What is the dating age law in pennsylvania
These are former sedimentary and volcanic strata that have been transformed by heat and pressure, possibly during the intense upheavals when the dry land was formed on Day 3 of Creation Week.
Among these metamorphosed volcanic strata are amphibolites, belonging to the Brahma Schist.
These included seven samples from a 150 meter long and 2 meter wide amphibolite body outcropping just upstream from the mouth of Clear Creek at river mile 84 (measured from Lees Ferry).
All 27 samples were sent to two well-credentialed internationally-recognized, commercial laboratories for radioisotope analyses—potassium-argon (K-Ar) at a Canadian laboratory, and rubidium-strontium (Rb-Sr), samarium-neodymium (Sm-Nd), and lead-lead (Pb-Pb), at an Australian laboratory.
Yet the discordance patterns are consistent with past accelerated radioisotope decay, which would also render these "clocks" useless.
Thus there is no reliable evidence to dispute that these metamorphosed basalt lava flows deep in Grand Canyon date back to the Creation Week only thousands of years ago.
The computer program Isoplot was used to plot isochrons and calculate isochron ages from the other radioisotope analyses.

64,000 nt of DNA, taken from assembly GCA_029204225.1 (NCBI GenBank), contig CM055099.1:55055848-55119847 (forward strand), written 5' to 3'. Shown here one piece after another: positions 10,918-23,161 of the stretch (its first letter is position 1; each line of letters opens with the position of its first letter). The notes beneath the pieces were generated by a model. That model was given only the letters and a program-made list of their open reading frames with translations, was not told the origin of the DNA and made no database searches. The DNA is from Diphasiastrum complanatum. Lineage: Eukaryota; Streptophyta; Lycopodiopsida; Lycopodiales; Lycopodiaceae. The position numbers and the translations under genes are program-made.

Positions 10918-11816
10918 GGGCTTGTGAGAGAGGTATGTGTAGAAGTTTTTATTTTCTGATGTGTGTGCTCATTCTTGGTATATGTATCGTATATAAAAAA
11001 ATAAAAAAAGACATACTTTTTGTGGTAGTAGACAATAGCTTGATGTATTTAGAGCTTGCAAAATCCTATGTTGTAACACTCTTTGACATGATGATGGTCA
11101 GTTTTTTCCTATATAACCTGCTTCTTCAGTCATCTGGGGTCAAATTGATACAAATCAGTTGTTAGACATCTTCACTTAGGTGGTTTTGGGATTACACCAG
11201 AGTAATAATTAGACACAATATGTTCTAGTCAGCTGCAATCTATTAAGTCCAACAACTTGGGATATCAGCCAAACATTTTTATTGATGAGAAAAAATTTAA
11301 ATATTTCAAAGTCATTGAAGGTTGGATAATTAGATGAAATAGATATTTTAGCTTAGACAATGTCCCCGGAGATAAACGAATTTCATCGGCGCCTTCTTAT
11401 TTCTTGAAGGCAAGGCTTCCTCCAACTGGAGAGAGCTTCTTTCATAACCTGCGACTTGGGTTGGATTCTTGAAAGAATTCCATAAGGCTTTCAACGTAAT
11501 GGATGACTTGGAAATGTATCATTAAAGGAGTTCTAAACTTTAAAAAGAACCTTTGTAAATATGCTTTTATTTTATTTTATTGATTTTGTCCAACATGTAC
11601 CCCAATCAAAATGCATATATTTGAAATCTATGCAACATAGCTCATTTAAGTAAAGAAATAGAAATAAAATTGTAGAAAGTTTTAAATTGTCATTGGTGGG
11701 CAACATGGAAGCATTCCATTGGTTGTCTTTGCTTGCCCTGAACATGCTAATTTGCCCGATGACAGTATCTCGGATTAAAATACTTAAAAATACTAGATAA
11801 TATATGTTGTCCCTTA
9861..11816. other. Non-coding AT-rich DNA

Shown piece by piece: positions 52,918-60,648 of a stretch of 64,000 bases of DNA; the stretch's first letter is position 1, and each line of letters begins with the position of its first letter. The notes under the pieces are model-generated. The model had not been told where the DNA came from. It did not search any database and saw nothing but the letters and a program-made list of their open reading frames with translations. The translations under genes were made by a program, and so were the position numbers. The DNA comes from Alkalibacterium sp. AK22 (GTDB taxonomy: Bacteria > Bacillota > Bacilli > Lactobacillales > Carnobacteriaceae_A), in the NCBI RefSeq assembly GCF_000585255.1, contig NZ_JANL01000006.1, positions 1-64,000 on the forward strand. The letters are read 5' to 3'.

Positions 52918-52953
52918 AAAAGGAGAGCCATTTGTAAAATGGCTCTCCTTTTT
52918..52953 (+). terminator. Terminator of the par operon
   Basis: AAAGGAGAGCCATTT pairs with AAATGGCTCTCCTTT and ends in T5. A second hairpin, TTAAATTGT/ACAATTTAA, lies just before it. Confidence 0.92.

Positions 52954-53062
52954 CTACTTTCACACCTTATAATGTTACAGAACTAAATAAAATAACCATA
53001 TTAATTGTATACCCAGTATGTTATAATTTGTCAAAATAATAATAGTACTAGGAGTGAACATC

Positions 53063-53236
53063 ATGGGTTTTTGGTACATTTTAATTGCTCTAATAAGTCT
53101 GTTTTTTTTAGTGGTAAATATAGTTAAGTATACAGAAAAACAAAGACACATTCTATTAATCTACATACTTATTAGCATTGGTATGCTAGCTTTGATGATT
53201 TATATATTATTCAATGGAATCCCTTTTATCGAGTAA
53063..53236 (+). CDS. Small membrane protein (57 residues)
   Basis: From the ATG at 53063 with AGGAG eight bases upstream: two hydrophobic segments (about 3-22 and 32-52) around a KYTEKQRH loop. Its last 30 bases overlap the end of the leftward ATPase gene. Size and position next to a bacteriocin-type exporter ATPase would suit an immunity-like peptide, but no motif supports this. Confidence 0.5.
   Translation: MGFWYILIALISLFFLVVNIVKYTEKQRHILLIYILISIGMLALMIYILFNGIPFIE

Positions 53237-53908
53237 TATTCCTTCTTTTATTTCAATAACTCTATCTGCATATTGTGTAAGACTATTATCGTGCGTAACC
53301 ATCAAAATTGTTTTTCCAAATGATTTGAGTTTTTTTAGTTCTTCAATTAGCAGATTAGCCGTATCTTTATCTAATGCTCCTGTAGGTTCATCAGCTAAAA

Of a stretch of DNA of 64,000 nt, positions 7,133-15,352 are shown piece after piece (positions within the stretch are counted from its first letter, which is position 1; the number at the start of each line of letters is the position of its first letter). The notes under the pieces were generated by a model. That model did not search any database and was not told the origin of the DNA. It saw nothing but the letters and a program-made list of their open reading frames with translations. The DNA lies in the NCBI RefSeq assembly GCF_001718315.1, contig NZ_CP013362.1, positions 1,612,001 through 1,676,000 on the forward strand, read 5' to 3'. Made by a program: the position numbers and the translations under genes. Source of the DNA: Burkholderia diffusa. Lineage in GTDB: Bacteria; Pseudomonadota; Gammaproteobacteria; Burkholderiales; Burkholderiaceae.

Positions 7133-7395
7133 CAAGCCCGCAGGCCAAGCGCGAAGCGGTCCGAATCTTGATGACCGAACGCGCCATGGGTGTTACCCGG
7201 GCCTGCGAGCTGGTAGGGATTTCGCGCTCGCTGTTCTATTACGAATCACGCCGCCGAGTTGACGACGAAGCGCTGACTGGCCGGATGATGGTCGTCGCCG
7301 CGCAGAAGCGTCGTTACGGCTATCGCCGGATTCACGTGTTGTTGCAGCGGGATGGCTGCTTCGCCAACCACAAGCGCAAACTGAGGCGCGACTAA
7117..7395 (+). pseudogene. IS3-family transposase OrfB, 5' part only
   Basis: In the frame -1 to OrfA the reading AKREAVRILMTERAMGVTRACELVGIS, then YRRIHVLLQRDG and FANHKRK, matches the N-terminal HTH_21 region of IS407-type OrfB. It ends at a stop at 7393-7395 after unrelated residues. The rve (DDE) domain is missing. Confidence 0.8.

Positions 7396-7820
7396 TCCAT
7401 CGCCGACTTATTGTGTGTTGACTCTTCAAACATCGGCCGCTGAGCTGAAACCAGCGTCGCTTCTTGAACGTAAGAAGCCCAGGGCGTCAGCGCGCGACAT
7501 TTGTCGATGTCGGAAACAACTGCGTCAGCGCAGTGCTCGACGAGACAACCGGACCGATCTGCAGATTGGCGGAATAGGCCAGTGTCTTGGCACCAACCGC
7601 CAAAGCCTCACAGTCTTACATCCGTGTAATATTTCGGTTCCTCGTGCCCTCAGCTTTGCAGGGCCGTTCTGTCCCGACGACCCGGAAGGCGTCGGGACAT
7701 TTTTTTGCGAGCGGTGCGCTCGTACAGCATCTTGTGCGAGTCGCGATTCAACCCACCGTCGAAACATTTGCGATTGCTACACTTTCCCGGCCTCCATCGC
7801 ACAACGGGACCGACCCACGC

Results obtained usually signify the "date" of the metamorphism, but they may also yield the "age" of the original volcanic (or sedimentary) rock.
To the contrary, the rocks could still only be a few thousand years old.
The radioisotope methods, long touted as irrefutably dating the earth's rocks as countless millions of years old, have repeatedly failed to provide reliable and meaningful absolute ages for Grand Canyon rock layers.
And the K-Ar model "ages" are so widely divergent from one another (ranging from 405.1±10 Ma to 2574.2±73 Ma), even from very closely spaced samples from the same outcrop of the same original lava flow, as to be useless for "dating" any event.
These discordant results could easily be dismissed as an isolated aberration, perhaps due to the uncertain effects of metamorphism and any subsequent alteration, especially during erosion and weathering.